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Whole life Settlement/Annuity Commission?
Old 02-07-2018, 12:13 PM   #1
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Whole life Settlement/Annuity Commission?

I have had a small modified whole life policy for decades. I no longer have the need for life insurance and have been trying for over 2 months to settle it for a monthly income for life, per the policy To make a long story short, MetLife customer service was no help. I ended up finding a sales person at MassMutual who helped me find the right people. we spent a few hours on conference calls with several different locations. I finally received a quote for settling that policy and have sent in the application. As it turns out, the end result is in the form of a SPIA thru Brighthouse. This is not an issue as the monthly amount is exactly as the policy dictated some 44 years ago, higher than today's generic rates.

I filled out the form and could not contact the sales person about filling out the Commission part of the application. She was out of office for a week. I left that section blank and sent it in to the proper people (now Brighthouse). I also left the sale person a voice mail thanking her for her help and saying that things have worked out as I had hoped.

Yesterday, the MassMutual sale person contacted me and asked me about adding her name to my application. She assured me that whether she gets credit for the SPIA or not, the monthly payment to me stays the same. I have no problem doing that as she was helpful in sorting thru the various divisions and new companies that MetLife has now become.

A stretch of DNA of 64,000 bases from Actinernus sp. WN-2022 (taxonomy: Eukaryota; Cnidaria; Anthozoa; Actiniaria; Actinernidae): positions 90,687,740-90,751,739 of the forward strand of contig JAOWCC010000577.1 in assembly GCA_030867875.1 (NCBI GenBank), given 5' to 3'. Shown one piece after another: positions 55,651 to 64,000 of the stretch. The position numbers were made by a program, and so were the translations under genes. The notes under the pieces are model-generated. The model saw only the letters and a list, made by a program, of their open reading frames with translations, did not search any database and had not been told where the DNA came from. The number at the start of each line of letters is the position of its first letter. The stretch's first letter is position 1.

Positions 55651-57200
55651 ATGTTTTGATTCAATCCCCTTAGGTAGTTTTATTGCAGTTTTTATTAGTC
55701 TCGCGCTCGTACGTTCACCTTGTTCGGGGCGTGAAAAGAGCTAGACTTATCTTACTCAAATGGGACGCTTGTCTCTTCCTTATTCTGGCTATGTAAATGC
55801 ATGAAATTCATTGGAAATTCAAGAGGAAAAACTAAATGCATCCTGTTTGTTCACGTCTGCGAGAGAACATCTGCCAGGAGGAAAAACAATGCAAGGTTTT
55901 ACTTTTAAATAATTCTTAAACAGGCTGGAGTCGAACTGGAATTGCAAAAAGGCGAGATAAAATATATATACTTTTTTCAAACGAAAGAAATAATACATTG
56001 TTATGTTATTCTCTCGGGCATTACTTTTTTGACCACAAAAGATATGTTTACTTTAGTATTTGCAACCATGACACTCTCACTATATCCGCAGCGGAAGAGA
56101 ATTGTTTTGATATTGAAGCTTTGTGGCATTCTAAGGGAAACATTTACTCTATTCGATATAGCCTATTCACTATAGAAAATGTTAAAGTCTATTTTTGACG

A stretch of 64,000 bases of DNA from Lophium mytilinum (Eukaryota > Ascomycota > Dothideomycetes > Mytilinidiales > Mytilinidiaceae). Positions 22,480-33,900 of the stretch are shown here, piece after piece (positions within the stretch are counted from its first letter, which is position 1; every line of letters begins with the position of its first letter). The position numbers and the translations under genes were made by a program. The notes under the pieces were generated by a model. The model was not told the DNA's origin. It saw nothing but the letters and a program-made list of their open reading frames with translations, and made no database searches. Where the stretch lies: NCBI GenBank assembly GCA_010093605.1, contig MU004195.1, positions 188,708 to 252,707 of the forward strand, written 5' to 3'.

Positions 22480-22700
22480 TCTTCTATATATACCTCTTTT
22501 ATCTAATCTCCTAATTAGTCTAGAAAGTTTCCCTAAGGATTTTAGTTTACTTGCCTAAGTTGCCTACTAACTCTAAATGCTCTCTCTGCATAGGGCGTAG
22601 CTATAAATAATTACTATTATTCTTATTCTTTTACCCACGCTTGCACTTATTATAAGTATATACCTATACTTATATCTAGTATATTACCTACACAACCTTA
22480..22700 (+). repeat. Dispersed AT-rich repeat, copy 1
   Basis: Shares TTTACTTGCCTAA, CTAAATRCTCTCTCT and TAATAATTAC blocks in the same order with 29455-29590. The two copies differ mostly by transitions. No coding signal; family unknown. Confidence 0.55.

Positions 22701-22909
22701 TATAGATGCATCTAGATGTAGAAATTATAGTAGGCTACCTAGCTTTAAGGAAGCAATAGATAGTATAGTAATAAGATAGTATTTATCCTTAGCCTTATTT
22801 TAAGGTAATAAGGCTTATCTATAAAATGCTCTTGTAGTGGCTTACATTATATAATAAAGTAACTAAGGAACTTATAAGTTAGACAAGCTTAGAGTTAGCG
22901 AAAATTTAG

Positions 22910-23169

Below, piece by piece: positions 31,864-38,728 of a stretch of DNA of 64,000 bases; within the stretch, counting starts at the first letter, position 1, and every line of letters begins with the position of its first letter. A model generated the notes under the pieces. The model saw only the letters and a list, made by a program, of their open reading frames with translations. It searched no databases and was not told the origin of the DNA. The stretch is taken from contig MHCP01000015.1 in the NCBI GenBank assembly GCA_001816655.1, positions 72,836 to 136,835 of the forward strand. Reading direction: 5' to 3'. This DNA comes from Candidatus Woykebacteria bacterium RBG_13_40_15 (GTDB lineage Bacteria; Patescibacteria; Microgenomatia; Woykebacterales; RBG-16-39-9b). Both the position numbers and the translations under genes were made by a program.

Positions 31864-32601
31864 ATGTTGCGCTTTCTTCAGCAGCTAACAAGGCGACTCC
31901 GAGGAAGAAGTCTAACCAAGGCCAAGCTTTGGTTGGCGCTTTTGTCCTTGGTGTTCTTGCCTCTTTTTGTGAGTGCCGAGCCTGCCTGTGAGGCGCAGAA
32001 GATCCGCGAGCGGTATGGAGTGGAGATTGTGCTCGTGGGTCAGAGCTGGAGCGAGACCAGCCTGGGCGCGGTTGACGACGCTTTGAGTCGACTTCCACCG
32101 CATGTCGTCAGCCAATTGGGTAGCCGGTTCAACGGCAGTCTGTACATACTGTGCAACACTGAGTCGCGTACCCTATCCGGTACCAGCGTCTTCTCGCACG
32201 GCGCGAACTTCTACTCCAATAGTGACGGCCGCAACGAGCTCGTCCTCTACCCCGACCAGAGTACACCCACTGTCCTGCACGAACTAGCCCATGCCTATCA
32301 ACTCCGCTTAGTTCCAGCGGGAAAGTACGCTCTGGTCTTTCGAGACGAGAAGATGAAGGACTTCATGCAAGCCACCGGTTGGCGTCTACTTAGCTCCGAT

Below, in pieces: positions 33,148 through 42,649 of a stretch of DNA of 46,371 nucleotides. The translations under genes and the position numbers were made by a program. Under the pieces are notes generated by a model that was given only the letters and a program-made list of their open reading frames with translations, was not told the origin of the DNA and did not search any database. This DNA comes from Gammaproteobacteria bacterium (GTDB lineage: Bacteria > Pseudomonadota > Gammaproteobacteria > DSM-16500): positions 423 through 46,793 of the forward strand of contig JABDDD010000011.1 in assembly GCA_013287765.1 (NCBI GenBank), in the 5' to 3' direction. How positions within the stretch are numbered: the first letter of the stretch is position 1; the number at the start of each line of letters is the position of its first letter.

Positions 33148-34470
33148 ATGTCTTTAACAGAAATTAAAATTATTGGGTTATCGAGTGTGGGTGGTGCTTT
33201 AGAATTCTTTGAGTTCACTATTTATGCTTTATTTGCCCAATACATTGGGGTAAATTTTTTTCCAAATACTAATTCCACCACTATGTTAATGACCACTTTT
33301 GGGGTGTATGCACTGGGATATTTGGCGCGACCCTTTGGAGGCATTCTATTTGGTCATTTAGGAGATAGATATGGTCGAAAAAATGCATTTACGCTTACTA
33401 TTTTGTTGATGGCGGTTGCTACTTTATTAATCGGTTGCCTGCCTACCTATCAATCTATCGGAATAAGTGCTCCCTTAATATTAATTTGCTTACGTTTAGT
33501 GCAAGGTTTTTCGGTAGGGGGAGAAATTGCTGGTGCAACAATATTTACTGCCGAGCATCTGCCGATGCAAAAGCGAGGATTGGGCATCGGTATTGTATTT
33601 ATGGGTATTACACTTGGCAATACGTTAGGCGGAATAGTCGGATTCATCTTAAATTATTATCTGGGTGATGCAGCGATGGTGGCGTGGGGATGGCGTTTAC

My question is, where would that money go to if she didn't get a commission? Would MetLife/Brighthouse just make their bottom line a bit fatter?

Let me know if I am missing something here.
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Old 02-07-2018, 01:38 PM   #2
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They helped you make the right contact and spent several hours with you? In the words of Teddy KGB, pay that person their money.
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Old 02-07-2018, 03:03 PM   #3
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They helped you make the right contact and spent several hours with you? In the words of Teddy KGB, pay that person their money.
I have every intention to help her get the commission. I have kept her in the loop all along, and she, me. I though I had mentioned that.

Was more curious if there was something in this process that I was missing.
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Old 02-07-2018, 08:29 PM   #4
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I guess that I am surprised that there would be commission paid on a policy settlement option.... unless they are somehow characterizing it as a 1031 exchange into a SPIA.